Skin of Colour Resource
Introduction by Dr Sharon Belmo, Clinical Lead for the Skin of Colour Resource
Ethnic dermatology or dermatology for skin of color, is a relatively new facet of dermatology that has expanded in recent years. The field encompasses skin and hair disorders amongst non-white populations, i.e., those of African, Asian, Middle-Eastern or Hispanic/Latino descent, also taking inter-racial mixing into account.
"Conventional"' dermatology taught and practised in the Western world has largely focused on lightly pigmented, Eurocentric skin types with little emphasis on variation amongst ethnic groups. The demographics of the Western world however, are rapidly diversifying.
The US Census Bureau’s 2014 National Projections suggest that by 2060, the proportion of the white population will decrease from 62% to 44% of the total US population, while the non-white "minority" population will increase from 38% to 56%. The mixed population is projected to be the fastest growing non-white group, with a predicted 226% increase in numbers over the next 46 years. The second fastest growing non-white group, the Asian group, is predicted to increase by 128%. It is believed that the USA will become a "majority minority" nation.
Likewise, for the UK the TREND-EF projection predicts that by 2051 the proportion of the white population will have decreased from 92% to 79%, while the black and ethnic minority population will have increased from 8% to 21%. The mixed group is expected to grow by between 148 and 249%, and the Asian group by between 95% and 153%.
Dermatological conditions often differ in those with pigmented skin with regards to clinical presentation, predisposing factors and prognosis. Additionally, there are some disorders that are more common and/or unique in specific ethnic groups.
As global demographics continue to diversify, western dermatologists will increasingly encounter a plethora of skin and hair disorders in the non-white population. Many of these disorders may vary clinically, and good quality information on them might be missing or limited in contemporary general dermatology textbooks. Dermatologists are subsequently faced with a multitude of diagnostic challenges and with a lack of evidence based reference guides, there is potential for substandard patient care.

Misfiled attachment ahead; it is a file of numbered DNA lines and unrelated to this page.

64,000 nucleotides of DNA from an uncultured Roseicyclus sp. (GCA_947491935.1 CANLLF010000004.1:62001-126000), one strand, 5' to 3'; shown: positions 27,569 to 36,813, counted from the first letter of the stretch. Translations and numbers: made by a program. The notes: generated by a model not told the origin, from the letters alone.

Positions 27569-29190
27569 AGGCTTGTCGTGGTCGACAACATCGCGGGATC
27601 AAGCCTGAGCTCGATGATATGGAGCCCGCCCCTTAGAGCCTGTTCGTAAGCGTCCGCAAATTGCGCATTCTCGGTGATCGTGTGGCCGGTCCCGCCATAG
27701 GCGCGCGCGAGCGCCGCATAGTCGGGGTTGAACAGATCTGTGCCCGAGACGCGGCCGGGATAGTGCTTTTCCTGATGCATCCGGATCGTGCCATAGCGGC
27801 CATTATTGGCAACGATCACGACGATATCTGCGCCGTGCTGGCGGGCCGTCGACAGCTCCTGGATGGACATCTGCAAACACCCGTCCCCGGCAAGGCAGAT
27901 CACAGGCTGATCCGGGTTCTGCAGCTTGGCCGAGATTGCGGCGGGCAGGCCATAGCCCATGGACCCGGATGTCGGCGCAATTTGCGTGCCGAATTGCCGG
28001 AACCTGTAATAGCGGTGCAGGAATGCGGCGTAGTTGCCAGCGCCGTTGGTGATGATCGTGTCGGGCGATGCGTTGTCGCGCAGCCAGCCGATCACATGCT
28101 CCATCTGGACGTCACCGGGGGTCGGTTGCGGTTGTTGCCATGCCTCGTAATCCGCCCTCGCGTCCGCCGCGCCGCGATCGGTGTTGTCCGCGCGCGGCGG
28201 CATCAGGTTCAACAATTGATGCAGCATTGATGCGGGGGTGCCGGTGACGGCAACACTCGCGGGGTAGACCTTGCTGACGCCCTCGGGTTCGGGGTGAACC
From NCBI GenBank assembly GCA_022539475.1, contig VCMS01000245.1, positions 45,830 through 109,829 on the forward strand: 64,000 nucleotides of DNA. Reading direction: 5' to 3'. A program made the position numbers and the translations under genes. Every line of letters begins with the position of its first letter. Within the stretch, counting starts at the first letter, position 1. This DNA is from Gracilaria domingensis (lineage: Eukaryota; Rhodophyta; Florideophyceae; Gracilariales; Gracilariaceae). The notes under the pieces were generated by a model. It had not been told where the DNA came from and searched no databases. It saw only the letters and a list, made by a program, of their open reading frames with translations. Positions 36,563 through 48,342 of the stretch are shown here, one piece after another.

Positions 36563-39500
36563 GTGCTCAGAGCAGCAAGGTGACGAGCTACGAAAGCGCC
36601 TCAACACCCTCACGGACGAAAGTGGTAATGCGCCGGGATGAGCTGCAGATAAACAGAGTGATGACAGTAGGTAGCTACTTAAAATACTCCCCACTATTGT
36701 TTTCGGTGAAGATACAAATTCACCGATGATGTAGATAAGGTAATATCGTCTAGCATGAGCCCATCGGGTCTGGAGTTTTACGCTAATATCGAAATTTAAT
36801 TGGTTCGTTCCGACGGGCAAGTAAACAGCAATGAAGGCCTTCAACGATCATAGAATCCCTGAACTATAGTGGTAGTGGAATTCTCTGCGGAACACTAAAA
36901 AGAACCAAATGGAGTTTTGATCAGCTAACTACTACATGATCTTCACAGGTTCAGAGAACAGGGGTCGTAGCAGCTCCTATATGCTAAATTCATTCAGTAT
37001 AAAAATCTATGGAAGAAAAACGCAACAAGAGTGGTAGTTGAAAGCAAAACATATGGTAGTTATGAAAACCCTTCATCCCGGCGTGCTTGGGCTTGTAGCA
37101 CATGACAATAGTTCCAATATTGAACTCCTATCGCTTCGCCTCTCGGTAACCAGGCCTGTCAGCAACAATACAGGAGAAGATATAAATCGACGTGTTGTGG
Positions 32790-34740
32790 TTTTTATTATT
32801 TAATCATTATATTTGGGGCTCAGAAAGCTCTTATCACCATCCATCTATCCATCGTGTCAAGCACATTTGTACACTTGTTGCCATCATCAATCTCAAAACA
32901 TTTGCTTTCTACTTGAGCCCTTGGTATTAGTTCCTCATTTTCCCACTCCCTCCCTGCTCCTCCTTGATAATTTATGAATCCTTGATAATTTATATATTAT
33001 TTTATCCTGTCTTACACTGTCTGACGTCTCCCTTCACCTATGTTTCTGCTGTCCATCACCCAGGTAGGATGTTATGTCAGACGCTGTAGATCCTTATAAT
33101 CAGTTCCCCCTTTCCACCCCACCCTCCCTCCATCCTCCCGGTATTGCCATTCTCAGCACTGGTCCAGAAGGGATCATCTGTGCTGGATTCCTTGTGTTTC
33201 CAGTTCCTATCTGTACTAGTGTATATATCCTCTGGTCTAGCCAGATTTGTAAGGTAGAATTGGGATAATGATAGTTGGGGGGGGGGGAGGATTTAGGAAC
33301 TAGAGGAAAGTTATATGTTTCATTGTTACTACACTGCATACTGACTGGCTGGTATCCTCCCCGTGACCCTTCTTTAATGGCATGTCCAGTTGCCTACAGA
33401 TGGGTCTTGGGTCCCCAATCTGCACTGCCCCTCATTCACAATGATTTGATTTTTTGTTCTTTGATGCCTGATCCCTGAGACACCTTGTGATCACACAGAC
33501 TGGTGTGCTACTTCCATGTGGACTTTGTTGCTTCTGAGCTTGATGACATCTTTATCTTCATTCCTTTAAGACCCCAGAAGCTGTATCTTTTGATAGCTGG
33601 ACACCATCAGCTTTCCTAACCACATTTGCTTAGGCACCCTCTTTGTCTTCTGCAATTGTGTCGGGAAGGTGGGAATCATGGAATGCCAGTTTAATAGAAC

In the interests of quality and professionalism, it is important that all dermatologists recognise the increasing need for ethnic dermatology and further research in this field to fill the many knowledge gaps that exist.
To help fill this gap, we at the Centre of Evidence Based Dermatology present to you the Skin of Colour Resource: an extension of our Centre’s work that is solely focused on skin of colour. The purpose of this resource is to provide health care professionals with regularly updated, comprehensive evidence based information in the form of systematic reviews, review articles, guidelines and patient information leaflets, complemented where possible by good quality clinical images kindly supplied by DermNet NZ. Our recommendations for relevant textbooks and websites are also listed.
In this resource you will find a wide-ranging list of disorders that are unique, prevalent or clinically variable in pigmented skin. For vitiligo, please see our separate mapping of systematic reviews on vitiligo by topic.
To the best of our knowledge, this is the first comprehensive online resource of this type. It is our hope that it will serve as an invaluable tool to health care professionals, stimulating interest, good patient care and research. Our demographics are changing. It is time for dermatology to catch up!
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